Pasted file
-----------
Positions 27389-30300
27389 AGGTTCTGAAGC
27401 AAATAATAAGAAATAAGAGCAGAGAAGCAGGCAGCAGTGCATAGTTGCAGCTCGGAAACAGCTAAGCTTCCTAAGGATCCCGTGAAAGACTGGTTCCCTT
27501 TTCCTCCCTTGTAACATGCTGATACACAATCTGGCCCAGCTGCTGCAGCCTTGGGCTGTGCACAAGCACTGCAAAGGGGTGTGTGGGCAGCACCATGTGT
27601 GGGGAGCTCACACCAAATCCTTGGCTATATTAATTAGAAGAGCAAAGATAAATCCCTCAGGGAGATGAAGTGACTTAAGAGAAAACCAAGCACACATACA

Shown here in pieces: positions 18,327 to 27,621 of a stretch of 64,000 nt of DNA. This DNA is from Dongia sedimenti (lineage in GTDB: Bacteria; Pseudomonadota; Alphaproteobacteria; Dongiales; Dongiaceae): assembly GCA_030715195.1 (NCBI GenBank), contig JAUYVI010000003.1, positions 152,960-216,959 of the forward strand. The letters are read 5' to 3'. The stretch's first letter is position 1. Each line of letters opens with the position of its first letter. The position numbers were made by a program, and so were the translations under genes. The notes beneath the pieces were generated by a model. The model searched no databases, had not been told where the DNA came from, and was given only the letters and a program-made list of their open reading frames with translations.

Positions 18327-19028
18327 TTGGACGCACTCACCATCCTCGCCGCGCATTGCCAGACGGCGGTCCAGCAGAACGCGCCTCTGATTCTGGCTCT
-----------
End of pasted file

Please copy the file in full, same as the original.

Positions 27389-30300
27389 AGGTTCTGAAGC
27401 AAATAATAAGAAATAAGAGCAGAGAAGCAGGCAGCAGTGCATAGTTGCAGCTCGGAAACAGCTAAGCTTCCTAAGGATCCCGTGAAAGACTGGTTCCCTT
27501 TTCCTCCCTTGTAACATGCTGATACACAATCTGGCCCAGCTGCTGCAGCCTTGGGCTGTGCACAAGCACTGCAAAGGGGTGTGTGGGCAGCACCATGTGT
27601 GGGGAGCTCACACCAAATCCTTGGCTATATTAATTAGAAGAGCAAAGATAAATCCCTCAGGGAGATGAAGTGACTTAAGAGAAAACCAAGCACACATACA

Shown here in pieces: positions 18,327 to 27,621 of a stretch of 64,000 nt of DNA. This DNA is from Dongia sedimenti (lineage in GTDB: Bacteria; Pseudomonadota; Alphaproteobacteria; Dongiales; Dongiaceae): assembly GCA_030715195.1 (NCBI GenBank), contig JAUYVI010000003.1, positions 152,960-216,959 of the forward strand. The letters are read 5' to 3'. The stretch's first letter is position 1. Each line of letters opens with the position of its first letter. The position numbers were made by a program, and so were the translations under genes. The notes beneath the pieces were generated by a model. The model searched no databases, had not been told where the DNA came from, and was given only the letters and a program-made list of their open reading frames with translations.

Positions 18327-19028
18327 TTGGACGCACTCACCATCCTCGCCGCGCATTGCCAGACGGCGGTCCAGCAGAACGCGCCTCTGATTCTGGCTCT